Shot from Port Starboard facing aft with a few passengers near Nova Scotia side
Today I want to share the results of a photo shoot I did in June of 2011. This shoot was part of the main production in the design of a Trolley Wrap for Northumberland Ferries. The ferry runs between Mainland Nova Scotia and Prince Edward Island. Find part 1 of the story here (http://justthatdesign.blogspot.ca/2012/04/holiday-island-shoot.html).
Shot from the stern with Fisheye
It sort of falls into the category of commercial photography on the border of technical boredom.
The challenge was to produce a background image that would comfortably fill the side of a Trolley, that’s right a trolley (bus actually, just shaped differently) with a little visual interest, while accommodating the other essential graphic elements to convey the correct messaging as developed in the concept. This trolley runs the summer streets for tourists exploring Charlottetown PEI.
Final image facing port with chain link gone and new water/sky
Since the completion of the Confederation bridge, in the spring of 1997 (opening in May 1997), costing 1.3 billion and spanning 12.9-kilometres (8 mi) from New Brunswick to Prince Edward Island, the ferry service traffic has dwindled drastically. Now only operating between Pictou NS to Wood Islands PEI it sees very few passengers. NFL was looking to find a way to draw those travellers that had taken the bridge to return via the ferry to enhance their experience and charm of traveling to and from PEI.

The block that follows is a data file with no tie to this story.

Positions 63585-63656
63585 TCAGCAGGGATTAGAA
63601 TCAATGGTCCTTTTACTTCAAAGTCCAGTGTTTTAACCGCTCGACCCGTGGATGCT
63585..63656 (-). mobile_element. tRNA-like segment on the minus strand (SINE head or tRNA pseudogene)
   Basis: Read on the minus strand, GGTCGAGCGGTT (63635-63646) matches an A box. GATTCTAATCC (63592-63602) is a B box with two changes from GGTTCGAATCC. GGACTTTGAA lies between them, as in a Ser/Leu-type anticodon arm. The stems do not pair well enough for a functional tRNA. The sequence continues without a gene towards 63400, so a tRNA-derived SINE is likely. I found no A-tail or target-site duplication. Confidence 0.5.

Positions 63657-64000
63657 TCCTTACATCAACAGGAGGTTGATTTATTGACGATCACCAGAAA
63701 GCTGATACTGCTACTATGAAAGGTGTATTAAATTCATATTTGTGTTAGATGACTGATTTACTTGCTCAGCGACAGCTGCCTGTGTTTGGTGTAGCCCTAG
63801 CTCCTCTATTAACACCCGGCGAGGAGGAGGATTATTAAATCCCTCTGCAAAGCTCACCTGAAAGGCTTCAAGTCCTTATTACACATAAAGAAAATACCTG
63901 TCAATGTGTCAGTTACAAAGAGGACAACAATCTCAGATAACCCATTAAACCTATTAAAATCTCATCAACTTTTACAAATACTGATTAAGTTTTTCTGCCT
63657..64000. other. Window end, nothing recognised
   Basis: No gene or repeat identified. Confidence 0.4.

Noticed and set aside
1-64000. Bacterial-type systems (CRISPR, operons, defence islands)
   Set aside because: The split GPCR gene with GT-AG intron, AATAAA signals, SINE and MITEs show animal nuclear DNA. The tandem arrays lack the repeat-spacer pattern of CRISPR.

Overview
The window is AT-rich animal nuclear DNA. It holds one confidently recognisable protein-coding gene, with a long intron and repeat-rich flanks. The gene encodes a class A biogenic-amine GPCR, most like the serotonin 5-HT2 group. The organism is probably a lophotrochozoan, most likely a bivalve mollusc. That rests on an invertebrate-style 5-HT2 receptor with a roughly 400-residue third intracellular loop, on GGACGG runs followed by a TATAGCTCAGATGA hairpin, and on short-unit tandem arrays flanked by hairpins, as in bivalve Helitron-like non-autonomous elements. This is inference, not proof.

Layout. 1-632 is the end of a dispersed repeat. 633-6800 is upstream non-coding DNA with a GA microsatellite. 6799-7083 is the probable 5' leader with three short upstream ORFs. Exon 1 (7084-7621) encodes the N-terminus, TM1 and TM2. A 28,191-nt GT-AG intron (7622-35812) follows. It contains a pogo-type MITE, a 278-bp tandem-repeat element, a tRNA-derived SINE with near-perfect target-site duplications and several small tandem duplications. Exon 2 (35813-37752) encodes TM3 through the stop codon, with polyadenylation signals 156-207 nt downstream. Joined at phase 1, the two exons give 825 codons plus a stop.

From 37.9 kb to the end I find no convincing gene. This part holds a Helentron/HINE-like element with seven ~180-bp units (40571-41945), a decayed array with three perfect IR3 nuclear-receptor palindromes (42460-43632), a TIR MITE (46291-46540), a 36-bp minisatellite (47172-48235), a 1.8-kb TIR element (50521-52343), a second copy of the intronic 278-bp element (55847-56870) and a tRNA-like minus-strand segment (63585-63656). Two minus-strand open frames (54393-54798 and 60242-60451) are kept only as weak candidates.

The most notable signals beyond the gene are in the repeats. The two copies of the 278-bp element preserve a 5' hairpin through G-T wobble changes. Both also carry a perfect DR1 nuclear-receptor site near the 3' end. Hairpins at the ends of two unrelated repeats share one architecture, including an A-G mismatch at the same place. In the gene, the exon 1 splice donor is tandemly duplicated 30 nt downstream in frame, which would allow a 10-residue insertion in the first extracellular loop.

As a lad I spent many a summer vacation traveling to and from the Island. It was always an integral part of the vacation. Once you got off the ferry in PEI you felt no one could drag you back. Freedom indeed. Now with today’s technology it’s near impossible to hide from your day to day pressures.
Hence the thought behind the trip via ferry. It was totted as the ideal way to slow down on your way to your vacation spot. Spending time with family on the way and enjoying a leisurely boat ride with gorgeous views. The adventure was what it was all about.
Shot facing port
The series shows both the challenges of shooting the space and making it work on the trolley. (Note: the shoot is early June, shortly before the season would become busy, so as to get an unobstructed area to shoot.
Final image was shot with a Manfrotto pan head with images in portrait orientation and stitched in photoshop. All images were shot at 3104x4672px (24+MB each as RAW) ISO 100, f8.0 and 1/500th with 24mm (real at 35mm) to gain as much real estate as possible so as to reduce changes in lighting between frames (12 in all). Both port, starboard, forward and aft were shot to guage the correct perspective for the trolley and match as closely to the concept mock-up.
I have included a few single shots to establish the ultimate amount of material needed in each perspective (mostly shot with a fisheye to fill the frame. The fisheye made it very easy to assess what would and wouldn’t work. It also gave me a couple of interesting shots from the upper deck, one of which we used in the transit poster.
Left and right side of Trolley Final art